Rachel Mackay's new book on delivering the visitor experience in museums
There’s nothing worse than a poor welcome. Whether that be at a pub, a restaurant, and yes, definitely at a museum. If you don’t enjoy your experience of visiting, at best you’ll be reluctant to return. At worse, you never will — and you’ll tell everyone you know to do the same (and you’ll tell everyone you don’t know the via Trip Advisor).
Despite this, the visitor experience at museums, galleries and heritage sites, is — bizarrely — overlooked. It receives less academic attention, and can regularly be an afterthought by all levels of an organisation. But a new book hopes to curtail this organisational madness.
Rachel Mackay — currently Head of Hampton Court Palace — has written a trailblazing new publication called Delivering the Visitor Experience* which aims to give this aspect of museums the attention it deserves. It is one of the first complete guides on what makes a good visitor experience and how to enhance it.
The book covers everything: from opening a new visitor offer and building a team, to future planning and strategies for development. It draws from theories from practitioners and academics, arguing that by examining issues such as motivation and relevance, museum operators can start to truly put themselves in their visitors’ shoes.
The days of grumpy guards shouting at people “DO NOT TOUCH” are long gone. And Rachel’s book is here to show everyone working in museums how to build visitor experiences that are impactful, and how it benefits all areas of an organisation (including the bottom line). Above all, it wants its readers to have the tools to give visitors the stellar welcome they deserve.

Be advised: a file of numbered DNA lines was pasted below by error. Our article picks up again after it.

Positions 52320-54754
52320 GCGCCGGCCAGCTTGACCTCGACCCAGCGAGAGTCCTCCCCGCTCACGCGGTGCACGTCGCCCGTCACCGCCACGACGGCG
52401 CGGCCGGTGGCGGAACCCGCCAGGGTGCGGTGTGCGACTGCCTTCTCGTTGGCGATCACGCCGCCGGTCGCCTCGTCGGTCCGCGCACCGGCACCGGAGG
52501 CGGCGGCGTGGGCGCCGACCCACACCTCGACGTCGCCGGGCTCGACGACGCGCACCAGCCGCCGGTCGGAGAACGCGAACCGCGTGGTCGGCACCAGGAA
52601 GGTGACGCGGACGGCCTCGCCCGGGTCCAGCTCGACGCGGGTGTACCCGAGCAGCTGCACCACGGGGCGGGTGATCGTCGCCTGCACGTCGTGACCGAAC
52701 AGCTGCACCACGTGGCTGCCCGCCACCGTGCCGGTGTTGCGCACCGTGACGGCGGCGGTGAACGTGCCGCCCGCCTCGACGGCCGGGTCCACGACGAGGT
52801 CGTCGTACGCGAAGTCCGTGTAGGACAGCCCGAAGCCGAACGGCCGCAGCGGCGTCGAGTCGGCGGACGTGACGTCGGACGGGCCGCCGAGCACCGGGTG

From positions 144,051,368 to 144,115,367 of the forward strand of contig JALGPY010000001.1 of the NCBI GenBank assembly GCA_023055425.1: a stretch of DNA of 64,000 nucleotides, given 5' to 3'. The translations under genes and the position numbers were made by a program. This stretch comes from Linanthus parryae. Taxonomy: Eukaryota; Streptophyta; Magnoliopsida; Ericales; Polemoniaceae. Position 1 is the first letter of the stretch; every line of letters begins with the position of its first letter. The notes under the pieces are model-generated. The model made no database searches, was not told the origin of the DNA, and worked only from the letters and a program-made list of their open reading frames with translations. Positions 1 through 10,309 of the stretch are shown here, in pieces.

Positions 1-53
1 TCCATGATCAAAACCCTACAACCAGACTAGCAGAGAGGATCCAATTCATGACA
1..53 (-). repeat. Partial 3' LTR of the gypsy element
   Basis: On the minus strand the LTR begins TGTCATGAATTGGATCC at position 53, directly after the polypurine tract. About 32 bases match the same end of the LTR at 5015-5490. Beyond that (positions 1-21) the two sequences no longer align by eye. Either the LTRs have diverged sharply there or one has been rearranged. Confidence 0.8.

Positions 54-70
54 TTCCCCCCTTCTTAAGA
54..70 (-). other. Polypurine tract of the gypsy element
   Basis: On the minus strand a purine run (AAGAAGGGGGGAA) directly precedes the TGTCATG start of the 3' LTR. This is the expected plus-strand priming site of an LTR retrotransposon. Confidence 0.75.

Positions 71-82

So here I chat to Rachel about the book, how the visitor experience has radically changed in recent years, and how to take the first steps in turning your venue’s visitor experience from unwelcoming to unforgettable.
Hello Rachel. So firstly: why a book on the visitor experience?
My book is part of a series called museum and gallery essentials, and to me, there’s nothing more essential in our sector than delivering a great visitor experience. Despite this, it’s severely under-represented in museum and heritage literature — I couldn’t find any other books devoted to it when I was doing my research. I ended up writing the book that I wanted to read when I was starting out.
Why does the visitor experience get such little attention, when in many ways, museums and galleries are all built around it?